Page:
Proton Therapy showed increased survival and a low incidence of severe side effects when used to treat patients with Stage III non-small cell lung cancer, according to a recent study published in the Medical Journal Thoracic Cancer.1 The study looked at patients treated between 2007 and 2018 at the University of Tsukuba Hospital in Japan.
Proton therapy has been used to treat lung cancer, including non-small cell lung cancer, for a number of years. It is often delivered in conjunction with chemotherapy. Proton therapy can reduce the radiation exposure to healthy tissue and critical organs such as the heart versus other forms of radiation treatment using x-rays or photons. This is important because the amount of radiation to the heart has been shown to impact side effects and overall survival after treatment.
Side effects from lung cancer treatment can include pneumonitis and esophagitis. The severity of these side effects is graded on a scale from 1 to 5, with 5 being the most severe. For patients in this study, there were no incidences of Grade 4 or 5 pneumonitis or esophagitis, and less than 10% of patients incurred Grade 3 side effects.
Historically, stage III lung cancer has proven difficult to treat with 3-year survival rates ranging from 23.8% to 38% across multiple studies1 2. Patients on this proton study had a 3-year survival rate of 63.7%, which represents a significant improvement over survival rates historically seen using traditional x-ray or photon based treatment methods.
Additionally, the median survival rate for patients treated with proton therapy in this study was 49.1 months. This compares favorably to a recent multi-institutional study conducted in the United States which found a median survival of just 28.7 months for patients treated using X-Rays or photons.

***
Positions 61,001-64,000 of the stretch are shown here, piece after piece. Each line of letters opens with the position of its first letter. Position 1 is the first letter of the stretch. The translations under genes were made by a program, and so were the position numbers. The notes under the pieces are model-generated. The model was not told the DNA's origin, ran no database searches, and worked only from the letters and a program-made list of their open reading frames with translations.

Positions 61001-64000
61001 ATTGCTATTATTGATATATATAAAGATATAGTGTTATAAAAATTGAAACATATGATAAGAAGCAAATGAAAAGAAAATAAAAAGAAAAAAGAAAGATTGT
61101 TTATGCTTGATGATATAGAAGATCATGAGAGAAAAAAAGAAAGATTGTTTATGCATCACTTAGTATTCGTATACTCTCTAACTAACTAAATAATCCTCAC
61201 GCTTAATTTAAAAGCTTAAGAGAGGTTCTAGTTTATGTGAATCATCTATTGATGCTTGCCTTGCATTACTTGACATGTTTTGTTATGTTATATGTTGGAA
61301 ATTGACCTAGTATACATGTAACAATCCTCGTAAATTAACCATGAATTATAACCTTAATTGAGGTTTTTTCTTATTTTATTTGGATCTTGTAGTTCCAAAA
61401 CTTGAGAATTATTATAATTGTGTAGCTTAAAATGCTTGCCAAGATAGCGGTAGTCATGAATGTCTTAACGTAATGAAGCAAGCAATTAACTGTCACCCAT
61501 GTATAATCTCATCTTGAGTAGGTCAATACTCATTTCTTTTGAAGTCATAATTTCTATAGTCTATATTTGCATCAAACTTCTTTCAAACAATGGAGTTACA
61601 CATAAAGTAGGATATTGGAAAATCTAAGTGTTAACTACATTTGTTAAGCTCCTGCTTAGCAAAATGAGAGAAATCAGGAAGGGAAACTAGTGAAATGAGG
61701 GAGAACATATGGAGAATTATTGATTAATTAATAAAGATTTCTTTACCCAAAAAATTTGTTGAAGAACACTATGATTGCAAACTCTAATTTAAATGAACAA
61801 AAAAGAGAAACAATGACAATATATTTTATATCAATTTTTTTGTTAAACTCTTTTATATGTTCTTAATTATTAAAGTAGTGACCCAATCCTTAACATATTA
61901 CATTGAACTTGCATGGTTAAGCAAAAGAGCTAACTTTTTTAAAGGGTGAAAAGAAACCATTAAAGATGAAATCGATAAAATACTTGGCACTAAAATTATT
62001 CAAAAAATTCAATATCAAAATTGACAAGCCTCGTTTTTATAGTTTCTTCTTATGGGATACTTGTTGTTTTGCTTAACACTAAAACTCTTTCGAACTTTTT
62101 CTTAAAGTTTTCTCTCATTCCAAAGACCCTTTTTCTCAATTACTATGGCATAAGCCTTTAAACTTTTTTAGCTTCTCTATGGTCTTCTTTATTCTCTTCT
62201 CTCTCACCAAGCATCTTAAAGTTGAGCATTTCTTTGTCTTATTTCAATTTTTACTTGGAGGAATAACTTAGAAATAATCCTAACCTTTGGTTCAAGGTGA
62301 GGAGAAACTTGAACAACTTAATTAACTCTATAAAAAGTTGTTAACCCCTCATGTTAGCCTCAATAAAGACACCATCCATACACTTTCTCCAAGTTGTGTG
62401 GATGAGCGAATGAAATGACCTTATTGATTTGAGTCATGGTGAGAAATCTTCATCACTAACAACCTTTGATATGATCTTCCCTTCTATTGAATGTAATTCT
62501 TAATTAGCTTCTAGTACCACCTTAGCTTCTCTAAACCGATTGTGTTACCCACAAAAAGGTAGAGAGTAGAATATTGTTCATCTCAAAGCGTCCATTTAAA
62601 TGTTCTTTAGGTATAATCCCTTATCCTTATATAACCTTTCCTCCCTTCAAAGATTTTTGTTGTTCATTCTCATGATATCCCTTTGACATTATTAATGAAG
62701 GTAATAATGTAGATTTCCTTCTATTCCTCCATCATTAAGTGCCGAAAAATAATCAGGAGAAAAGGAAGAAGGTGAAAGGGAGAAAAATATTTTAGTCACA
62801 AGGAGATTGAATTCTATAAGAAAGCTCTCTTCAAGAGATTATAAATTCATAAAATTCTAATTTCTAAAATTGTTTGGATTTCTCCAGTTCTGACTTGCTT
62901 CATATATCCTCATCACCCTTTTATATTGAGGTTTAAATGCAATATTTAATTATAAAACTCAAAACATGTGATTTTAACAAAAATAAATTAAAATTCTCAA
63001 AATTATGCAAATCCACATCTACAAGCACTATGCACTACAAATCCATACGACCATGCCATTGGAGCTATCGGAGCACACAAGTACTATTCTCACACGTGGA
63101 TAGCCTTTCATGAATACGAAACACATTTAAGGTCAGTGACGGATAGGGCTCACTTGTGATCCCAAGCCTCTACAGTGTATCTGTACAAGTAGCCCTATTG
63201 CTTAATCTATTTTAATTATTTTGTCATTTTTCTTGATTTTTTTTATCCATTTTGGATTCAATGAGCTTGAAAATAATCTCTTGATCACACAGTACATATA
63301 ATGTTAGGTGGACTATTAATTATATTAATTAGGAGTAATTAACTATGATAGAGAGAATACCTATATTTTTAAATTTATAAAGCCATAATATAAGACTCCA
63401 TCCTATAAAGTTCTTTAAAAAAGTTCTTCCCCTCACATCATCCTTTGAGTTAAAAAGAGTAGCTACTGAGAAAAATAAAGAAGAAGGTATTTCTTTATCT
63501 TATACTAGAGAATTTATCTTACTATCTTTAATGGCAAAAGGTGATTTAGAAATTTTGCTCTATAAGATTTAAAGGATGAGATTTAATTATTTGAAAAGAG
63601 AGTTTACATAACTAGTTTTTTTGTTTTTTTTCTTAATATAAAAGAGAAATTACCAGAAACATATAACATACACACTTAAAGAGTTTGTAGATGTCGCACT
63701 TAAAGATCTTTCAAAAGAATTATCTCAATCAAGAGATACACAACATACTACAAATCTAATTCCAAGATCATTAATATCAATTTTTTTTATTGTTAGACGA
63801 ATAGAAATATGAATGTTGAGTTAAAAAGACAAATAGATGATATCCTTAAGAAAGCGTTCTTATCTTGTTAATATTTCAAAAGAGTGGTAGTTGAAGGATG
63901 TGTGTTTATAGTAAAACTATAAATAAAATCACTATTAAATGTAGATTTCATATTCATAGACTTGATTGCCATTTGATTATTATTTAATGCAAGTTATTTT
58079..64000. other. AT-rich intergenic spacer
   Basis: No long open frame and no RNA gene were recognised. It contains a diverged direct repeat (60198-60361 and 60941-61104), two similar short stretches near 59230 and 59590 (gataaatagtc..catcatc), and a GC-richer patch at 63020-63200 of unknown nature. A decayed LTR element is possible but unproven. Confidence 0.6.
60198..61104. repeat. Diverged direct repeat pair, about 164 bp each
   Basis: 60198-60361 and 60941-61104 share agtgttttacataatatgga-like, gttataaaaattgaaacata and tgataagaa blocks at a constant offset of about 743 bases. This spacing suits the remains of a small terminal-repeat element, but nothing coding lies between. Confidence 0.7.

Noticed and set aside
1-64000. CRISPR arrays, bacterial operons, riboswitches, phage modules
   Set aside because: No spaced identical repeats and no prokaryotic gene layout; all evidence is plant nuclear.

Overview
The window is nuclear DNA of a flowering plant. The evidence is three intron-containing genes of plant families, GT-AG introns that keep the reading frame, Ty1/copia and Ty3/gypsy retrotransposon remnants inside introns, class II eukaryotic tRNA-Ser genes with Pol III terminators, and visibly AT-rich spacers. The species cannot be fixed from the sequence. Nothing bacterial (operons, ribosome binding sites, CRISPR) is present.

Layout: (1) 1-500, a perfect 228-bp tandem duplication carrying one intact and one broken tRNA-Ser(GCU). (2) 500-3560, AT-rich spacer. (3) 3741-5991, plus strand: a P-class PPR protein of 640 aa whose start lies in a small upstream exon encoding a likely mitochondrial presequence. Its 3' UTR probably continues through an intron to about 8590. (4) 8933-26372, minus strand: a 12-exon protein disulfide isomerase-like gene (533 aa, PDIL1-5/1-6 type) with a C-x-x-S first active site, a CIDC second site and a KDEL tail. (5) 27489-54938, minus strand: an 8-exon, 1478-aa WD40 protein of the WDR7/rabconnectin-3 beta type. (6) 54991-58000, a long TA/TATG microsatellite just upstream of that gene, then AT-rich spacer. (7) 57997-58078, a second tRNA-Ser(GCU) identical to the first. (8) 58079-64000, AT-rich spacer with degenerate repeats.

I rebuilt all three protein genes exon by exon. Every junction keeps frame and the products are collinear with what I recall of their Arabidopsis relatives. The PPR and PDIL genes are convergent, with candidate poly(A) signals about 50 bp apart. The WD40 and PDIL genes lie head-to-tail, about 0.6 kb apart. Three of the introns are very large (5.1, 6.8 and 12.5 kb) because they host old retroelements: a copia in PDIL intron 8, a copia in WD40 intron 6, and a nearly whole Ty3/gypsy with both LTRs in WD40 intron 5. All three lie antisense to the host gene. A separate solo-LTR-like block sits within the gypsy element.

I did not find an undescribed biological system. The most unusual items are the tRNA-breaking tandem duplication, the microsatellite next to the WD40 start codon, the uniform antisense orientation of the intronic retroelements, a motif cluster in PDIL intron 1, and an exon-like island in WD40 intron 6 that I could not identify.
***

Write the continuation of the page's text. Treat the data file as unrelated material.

Doses to the heart and healthy lung tissue have been shown to be associated with overall survival rates with increased exposure resulting in reduced survival rates. Thus, the ability to reduce radiation dose to the heart and healthy lung with proton therapy is likely one factor that led to the increased survival rates.
“Our goal when treating lung cancer is always to deliver more radiation to the tumor and less radiation to healthy tissue,” said Dr. John Chang, Medical Director of Oklahoma Proton Center. “Proton Therapy is simply the best way to accomplish this. It should be considered standard of care for many stage III lung cancer patients, and this study validates that.”
Patients interested in learning more about proton therapy for lung cancer can contact Oklahoma Proton Center at (405) 773-6700 or visit their website at www.www.okcproton.com.
1 Ohnishi K, Ishikawa H, et al. Long-term outcomes of high dose proton therapy with concurrent chemotherapy for stage III nonsmall-cell lung cancer. Thorac Cancer. 2021 Mar 6. Doi: 10.111/1759-7714.13896.
2 Aupérin A, Le Péchoux C, Rolland E, Curran WJ, Furuse K, Fournel P, et al. Meta‐analysis of concurrent versus sequential radiochemotherapy in locally advanced non-small-cell lung cancer. J Clin Oncol. 2010;28:2181–90.
3 Machtay M, Paulus BS, Moughan J, Komaki R, Bradley J, Choy H, et al. Defining local‐regional control and its importance in locally advanced non-small-cell lung carcinoma: an RTOG analysis. J Thorac Oncol. 2012;7:716–22.